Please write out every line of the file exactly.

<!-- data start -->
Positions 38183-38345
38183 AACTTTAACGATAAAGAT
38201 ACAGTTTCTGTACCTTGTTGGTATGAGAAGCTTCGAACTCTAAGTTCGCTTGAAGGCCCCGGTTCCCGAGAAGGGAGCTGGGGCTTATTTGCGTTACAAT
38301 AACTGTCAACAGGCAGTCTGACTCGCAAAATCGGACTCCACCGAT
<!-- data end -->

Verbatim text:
Positions 38183-38345
38183 AACTTTAACGATAAAGAT
38201 ACAGTTTCTGTACCTTGTTGGTATGAGAAGCTTCGAACTCTAAGTTCGCTTGAAGGCCCCGGTTCCCGAGAAGGGAGCTGGGGCTTATTTGCGTTACAAT
38301 AACTGTCAACAGGCAGTCTGACTCGCAAAATCGGACTCCACCGAT